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Lillie Lee, LCSW

Embrace Your Perfection

We all carry many beliefs about our world and ourselves and some beliefs about perfection. The following is a perspective from Jess Lair in speaking of the Zulus in Africa.

  They grow up knowing that beauty doesn’t have anything to do with their hairdos or their clothes or their face or their figure. But its got to do with the fact that they are uniquely created by God and so are beautiful. Isn’t that some idea? We Puritans know that that’s nothing to believe. The only beautiful people are those who are God-fearing people and do as the good book says and get all kinds of rewards right now. Anybody who has got a wart on their face, why they must have done something spiteful to God because he was looking down and gave them that wart on their face, everybody knows that.  

Many people grow up lacking enough love and as a result carry limiting beliefs. This impacts the ability to love others and ourselves, which typically give rise to thoughts such as: if I have an illness then something is wrong with me or If I get sick I did something wrong.

In 1984, with no family history, I was diagnosed with Juvenile diabetes and became insulin dependent. With this condition I heard a voice inside say, “who could love you now?” I felt shame, flawed and unlovable causing me to hide my condition. I watched people snack on junk food, and I felt different, left out, envious.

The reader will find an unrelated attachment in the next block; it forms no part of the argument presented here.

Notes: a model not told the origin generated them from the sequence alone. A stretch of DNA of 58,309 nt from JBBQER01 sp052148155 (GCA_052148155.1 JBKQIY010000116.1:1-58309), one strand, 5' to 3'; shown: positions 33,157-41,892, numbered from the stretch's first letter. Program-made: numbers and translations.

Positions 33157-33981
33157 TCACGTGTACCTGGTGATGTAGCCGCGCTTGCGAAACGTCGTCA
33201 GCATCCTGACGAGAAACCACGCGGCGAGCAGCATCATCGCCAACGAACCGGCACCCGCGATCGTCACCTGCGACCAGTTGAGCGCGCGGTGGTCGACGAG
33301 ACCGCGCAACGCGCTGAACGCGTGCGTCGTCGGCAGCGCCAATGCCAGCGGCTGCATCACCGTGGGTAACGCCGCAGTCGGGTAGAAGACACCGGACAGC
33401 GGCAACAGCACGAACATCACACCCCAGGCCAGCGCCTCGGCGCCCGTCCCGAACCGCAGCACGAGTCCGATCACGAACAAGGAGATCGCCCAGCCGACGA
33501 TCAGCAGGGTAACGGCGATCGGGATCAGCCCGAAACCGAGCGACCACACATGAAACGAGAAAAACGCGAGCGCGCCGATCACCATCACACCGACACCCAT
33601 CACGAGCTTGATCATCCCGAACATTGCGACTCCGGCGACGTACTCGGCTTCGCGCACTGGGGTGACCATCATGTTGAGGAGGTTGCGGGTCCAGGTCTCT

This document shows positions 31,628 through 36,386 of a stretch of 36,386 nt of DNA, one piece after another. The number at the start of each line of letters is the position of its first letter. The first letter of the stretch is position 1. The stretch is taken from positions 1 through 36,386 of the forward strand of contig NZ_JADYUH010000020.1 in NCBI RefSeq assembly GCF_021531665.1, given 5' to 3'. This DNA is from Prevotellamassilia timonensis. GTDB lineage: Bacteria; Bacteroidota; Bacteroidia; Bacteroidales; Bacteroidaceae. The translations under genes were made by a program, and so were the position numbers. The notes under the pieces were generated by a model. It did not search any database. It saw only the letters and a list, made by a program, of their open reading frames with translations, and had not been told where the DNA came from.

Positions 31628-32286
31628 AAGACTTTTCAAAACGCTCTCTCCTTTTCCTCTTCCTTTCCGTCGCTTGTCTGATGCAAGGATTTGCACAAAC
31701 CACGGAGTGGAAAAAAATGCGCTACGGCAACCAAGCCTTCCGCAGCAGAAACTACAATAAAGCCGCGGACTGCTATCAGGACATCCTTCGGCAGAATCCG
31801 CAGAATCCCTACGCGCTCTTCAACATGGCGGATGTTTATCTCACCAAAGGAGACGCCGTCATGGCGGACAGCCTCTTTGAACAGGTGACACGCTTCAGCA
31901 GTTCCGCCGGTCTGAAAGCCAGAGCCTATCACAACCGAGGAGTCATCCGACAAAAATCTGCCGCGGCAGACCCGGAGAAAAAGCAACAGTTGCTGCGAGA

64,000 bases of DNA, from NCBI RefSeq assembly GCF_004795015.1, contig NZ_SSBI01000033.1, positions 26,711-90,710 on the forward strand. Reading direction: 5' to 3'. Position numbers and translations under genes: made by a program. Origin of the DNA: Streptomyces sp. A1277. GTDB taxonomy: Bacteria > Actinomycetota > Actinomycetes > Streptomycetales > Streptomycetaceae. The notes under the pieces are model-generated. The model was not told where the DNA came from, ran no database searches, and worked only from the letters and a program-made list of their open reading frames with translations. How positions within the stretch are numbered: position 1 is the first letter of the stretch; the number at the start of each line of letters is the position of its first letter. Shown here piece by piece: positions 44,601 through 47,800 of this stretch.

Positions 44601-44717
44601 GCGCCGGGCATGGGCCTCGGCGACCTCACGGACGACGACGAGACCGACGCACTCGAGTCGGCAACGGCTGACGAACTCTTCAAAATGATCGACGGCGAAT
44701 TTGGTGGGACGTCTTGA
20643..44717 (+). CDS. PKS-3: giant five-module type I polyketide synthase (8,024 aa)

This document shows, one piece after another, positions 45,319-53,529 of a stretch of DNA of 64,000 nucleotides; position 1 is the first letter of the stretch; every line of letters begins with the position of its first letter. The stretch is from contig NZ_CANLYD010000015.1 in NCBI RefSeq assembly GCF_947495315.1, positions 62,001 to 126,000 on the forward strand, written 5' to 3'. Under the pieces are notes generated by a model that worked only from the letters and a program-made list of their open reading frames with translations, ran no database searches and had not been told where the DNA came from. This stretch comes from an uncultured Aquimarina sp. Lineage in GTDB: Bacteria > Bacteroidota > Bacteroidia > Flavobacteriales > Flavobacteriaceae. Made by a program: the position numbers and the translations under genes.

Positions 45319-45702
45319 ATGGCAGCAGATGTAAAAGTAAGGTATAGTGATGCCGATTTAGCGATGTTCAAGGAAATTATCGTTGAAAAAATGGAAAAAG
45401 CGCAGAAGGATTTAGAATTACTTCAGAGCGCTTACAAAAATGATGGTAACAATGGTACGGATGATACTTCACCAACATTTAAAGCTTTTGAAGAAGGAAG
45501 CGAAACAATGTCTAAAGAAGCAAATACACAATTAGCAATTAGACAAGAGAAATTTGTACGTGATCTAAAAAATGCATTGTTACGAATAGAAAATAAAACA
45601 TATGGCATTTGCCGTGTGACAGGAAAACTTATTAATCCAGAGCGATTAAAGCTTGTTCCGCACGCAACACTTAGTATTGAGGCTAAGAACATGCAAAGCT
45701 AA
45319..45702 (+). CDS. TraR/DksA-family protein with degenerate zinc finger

I’ve heard of people with illness who wondered what they have done to deserve an illness and what was happening in their lives. Some saw illness or disease as a punishment, a failing. I felt it a sign of my imperfection, which would create an inability for others to show love toward me. This belief did not serve me nor help with my self-care. As I worked to embrace my loveable ness on a deeper level the diabetes became a teacher and a gift about how to care for myself on many levels.

When we live in a culture that does not joy in our presence or fill our cups, we may develop beliefs about ourselves that are limiting and destructive to our being. Beliefs of limitation or imperfections keep us from striving to become all we are capable of in life and accomplishing all our desire. Every one of us can claim the perfection of our birth as we are uniquely made in God’s perfection. This is a lesson I relearn periodically. With or without diabetes I am beautiful and loveable. I am God’s perfection and so are you.

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